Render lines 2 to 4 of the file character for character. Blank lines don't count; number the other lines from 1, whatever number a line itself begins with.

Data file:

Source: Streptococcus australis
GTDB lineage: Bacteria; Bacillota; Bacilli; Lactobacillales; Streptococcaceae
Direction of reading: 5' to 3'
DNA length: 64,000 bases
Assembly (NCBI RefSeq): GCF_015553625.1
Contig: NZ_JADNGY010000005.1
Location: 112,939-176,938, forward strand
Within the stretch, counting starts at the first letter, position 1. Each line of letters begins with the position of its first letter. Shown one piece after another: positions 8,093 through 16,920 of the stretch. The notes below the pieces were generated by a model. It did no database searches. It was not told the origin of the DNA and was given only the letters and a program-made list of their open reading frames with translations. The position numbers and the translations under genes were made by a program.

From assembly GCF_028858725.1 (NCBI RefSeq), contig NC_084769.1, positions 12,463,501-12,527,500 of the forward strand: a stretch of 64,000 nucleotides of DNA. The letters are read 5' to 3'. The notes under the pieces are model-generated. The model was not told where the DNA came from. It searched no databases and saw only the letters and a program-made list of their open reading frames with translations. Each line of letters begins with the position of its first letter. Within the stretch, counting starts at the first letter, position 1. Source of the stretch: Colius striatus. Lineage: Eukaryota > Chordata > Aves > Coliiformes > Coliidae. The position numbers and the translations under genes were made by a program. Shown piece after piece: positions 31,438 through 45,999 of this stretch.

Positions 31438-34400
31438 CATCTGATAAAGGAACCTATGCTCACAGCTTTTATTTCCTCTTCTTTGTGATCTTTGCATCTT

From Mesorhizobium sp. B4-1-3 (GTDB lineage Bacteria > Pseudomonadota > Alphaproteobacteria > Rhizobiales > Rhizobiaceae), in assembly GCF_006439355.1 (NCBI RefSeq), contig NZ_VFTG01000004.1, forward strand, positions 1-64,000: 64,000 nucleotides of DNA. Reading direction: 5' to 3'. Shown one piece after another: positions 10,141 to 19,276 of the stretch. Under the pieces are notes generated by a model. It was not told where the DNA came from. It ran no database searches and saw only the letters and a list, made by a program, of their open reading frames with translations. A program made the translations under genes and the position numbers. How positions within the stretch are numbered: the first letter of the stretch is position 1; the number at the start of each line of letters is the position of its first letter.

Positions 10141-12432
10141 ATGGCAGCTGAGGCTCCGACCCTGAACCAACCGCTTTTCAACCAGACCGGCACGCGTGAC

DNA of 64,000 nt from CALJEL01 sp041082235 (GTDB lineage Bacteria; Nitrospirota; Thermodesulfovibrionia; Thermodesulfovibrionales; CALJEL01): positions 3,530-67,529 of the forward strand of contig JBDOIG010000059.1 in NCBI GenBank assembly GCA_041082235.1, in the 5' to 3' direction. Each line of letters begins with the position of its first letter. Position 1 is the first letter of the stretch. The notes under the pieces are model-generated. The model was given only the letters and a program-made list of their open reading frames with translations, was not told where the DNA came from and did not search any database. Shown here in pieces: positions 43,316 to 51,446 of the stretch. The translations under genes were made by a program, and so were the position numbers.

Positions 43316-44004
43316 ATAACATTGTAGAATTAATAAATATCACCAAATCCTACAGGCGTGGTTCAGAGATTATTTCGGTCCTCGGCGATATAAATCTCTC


GTDB lineage: Bacteria; Bacillota; Bacilli; Lactobacillales; Streptococcaceae
Direction of reading: 5' to 3'
DNA length: 64,000 bases